There are always risks involved in buying a company. Until you are actually inside a company's operations, you can never be sure you know everything about it. Conversely, sellers too will bear the risk that buyer's remorse will lead to post-closing claims against the sellers when they no longer have the company assets to use to defend themselves. Two related, recent Delaware Court of Chancery decisions illustrate the hidden risks when buyers and sellers try to allocate between them the inherent risks in a deal.
EMSI Acquisition v. Contrarian Funds, (May 3) (EMSI I), held that despite extensive attempts to limit a buyer's right to sue sellers, the contract of sale did not foreclose claims of fraud. The buyers did not get all they wanted, however. In Davis v. EMSI Holding, (May 3) (EMSI II), the same court also held the buyers had to advance the sellers' costs to defend themselves. In short, the terms of the stock purchase agreement (SPA) the buyers and sellers negotiated failed to fully satisfy either side. This is worth examining.
Both these decisions involved the sale of EMSI Holding Co. by its institutional investors and two of its managers. After the sale, the buyer discovered that EMSI had falsely stated its revenues, resulting in an inflated sales price. It sued the institutional sellers and two managers. The institutional sellers defended on the basis that the SPA limited the buyer's right to recover, except for a deliberate fraud committed by false terms in the SPA itself. In other words, unless the representations and warranties in the SPA were known by the institutional sellers to be false, the sellers argued they had no liability even if those statements in the SPA turned out to be wrong. Given that those sellers were not actually managing EMSI with inside information about its real revenues, such a defense could prove to be effective under the well-known Delaware decision in Abry Partners V v. F&W Acquisition, 891 A.2d 1032 (Del. Ch. 2006).
Abry stated two important principles for any agreement among sophisticated parties that is governed by Delaware law. First, an appropriately drafted no-reliance clause will foreclose a buyer from contending that it was misled by any statements outside of the parties' written agreement. Second, even misstatements within the agreement itself may be foreclosed as a basis for suit unless made with an "illicit state of mind." EMSI I held that the SPA was ambiguous with respect to what claims were precluded and thus Abry may not bar the buyer's claim. The obvious lesson then is to draft clearer agreements.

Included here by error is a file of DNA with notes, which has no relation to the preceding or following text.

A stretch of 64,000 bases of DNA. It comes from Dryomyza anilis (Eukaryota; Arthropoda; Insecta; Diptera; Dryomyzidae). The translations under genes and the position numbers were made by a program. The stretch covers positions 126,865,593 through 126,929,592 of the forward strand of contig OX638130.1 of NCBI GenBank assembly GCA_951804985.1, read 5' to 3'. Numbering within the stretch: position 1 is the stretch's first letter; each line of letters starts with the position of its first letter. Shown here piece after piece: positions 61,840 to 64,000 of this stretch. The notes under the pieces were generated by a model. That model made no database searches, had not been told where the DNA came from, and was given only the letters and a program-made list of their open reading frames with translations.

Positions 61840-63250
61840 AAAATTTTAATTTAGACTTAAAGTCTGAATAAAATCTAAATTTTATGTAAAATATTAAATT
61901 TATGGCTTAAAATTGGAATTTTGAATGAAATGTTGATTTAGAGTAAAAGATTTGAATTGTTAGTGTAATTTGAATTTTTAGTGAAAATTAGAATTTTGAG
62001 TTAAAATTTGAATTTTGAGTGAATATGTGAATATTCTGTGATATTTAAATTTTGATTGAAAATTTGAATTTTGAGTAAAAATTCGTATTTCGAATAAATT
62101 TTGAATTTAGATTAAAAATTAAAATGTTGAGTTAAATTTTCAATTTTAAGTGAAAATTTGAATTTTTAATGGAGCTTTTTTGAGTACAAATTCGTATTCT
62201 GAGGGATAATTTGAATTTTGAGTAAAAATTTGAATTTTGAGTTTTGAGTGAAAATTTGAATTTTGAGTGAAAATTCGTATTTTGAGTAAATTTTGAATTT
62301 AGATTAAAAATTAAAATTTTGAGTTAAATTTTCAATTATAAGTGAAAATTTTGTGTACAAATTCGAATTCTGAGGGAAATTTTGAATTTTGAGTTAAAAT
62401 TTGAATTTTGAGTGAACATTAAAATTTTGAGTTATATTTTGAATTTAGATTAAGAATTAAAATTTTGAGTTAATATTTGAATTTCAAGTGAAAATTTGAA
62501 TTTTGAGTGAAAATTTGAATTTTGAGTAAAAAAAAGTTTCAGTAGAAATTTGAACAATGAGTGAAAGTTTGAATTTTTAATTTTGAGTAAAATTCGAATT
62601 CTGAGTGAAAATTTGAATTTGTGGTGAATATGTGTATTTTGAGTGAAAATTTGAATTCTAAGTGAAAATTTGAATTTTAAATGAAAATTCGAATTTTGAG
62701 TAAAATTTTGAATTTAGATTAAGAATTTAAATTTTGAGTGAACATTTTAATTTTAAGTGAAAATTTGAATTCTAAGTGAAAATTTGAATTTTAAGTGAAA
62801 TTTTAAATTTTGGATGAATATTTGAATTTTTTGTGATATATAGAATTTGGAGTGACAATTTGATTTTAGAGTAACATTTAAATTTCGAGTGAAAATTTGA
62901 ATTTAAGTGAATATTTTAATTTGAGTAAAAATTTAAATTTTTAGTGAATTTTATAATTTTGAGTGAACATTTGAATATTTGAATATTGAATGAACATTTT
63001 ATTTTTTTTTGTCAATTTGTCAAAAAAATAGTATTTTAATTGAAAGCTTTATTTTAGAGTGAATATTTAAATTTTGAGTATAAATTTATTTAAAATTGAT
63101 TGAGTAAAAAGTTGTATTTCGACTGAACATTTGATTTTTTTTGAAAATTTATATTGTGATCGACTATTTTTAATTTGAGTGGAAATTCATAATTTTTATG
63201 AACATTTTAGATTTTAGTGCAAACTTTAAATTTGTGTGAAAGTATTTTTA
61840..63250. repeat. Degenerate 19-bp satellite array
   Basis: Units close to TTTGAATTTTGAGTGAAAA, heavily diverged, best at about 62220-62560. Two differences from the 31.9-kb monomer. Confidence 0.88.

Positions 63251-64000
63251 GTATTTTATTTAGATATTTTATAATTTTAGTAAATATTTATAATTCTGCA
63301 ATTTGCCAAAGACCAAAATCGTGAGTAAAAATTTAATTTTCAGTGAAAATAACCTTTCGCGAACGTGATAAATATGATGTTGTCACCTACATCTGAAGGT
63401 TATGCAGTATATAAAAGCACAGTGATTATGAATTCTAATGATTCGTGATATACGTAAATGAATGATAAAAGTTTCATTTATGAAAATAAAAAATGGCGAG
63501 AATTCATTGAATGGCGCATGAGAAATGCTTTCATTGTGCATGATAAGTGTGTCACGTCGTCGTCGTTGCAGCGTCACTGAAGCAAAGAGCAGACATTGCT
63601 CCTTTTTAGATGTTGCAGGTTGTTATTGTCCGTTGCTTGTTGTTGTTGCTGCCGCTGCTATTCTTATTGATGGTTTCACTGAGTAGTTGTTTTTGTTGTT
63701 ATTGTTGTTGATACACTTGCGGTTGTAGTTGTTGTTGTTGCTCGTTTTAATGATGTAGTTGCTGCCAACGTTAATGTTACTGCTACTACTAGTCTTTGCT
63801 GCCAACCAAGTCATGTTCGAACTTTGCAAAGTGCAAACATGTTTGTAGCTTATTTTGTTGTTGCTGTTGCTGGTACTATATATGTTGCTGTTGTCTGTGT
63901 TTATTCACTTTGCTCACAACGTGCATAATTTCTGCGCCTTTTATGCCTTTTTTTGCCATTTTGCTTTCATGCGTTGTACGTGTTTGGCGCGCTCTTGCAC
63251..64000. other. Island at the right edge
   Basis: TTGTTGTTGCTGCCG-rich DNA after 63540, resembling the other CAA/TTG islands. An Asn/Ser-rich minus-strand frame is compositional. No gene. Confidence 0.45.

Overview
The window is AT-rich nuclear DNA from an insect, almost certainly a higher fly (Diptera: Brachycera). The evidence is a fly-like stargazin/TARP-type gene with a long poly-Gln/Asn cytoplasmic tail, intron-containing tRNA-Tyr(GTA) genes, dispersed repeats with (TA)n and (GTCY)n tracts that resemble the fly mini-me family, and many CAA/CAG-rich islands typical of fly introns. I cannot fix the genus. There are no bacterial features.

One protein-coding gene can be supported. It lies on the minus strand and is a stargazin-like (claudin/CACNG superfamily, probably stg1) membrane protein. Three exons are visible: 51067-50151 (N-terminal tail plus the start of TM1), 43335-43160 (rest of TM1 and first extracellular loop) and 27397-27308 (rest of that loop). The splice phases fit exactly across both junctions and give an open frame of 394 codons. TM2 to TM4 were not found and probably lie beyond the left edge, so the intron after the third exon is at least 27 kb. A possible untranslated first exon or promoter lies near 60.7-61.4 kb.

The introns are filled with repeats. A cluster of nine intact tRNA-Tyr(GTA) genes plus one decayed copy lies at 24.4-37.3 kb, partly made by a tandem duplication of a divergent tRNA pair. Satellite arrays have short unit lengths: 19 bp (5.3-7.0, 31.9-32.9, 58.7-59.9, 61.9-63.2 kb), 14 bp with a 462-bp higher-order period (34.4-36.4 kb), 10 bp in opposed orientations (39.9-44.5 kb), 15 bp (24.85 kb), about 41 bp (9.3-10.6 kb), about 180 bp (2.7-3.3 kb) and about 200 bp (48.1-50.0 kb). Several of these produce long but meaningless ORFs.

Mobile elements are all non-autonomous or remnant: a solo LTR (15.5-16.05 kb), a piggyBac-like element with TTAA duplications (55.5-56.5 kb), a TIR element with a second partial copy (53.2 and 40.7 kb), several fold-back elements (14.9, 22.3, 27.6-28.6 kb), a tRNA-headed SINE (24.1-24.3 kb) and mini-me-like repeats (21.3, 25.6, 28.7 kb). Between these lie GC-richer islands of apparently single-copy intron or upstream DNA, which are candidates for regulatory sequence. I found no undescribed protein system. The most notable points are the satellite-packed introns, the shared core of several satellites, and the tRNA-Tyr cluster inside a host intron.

The buyer did not get off entirely, however. For in EMSI II, the court also held that the SPA did not waive the right of the two selling managers to have their litigation expenses advanced by the buyers of EMSI. Their right to advancement stemmed from the EMSI bylaws. The SPA did not cancel those bylaw rights. Note that, once again, the SPA might have done so with different language.
There are at least three specific lessons from EMSI I and II. First, a buyer's rights to seek post-closing remedies should be addressed in one section of any agreement. One of the problems encountered in EMSI I stemmed from the multiple cross-references in the SPA to that topic. While the court did note that the SPA had "a comprehensive indemnification regime," even so the SPA was ambiguous. It had "two apparently conflicting" indemnification clauses that the court found "appear to 'override' [one another]."
Second, it is important to focus on who is going to indemnify the buyers if a valid claim exists. When the sellers of a business are not part of its actual management, they will be more reluctant to indemnify for misstatements they are unaware are incorrect. Discovering the facts is what due diligence is for and buyers should act diligently in those circumstances. Of course, to state the obvious, indemnification from the company being bought is worthless to a buyer.
Third, virtually every Delaware company will have bylaws provided for indemnification and advancement to its managers, be they directors or officers. If those rights are not to apply in suits arising out of the purchase of the company, it is best to say so explicitly. That does not mean all the managers need lose those rights, just the selling managers, and then only in the use of litigation filed by the buyers.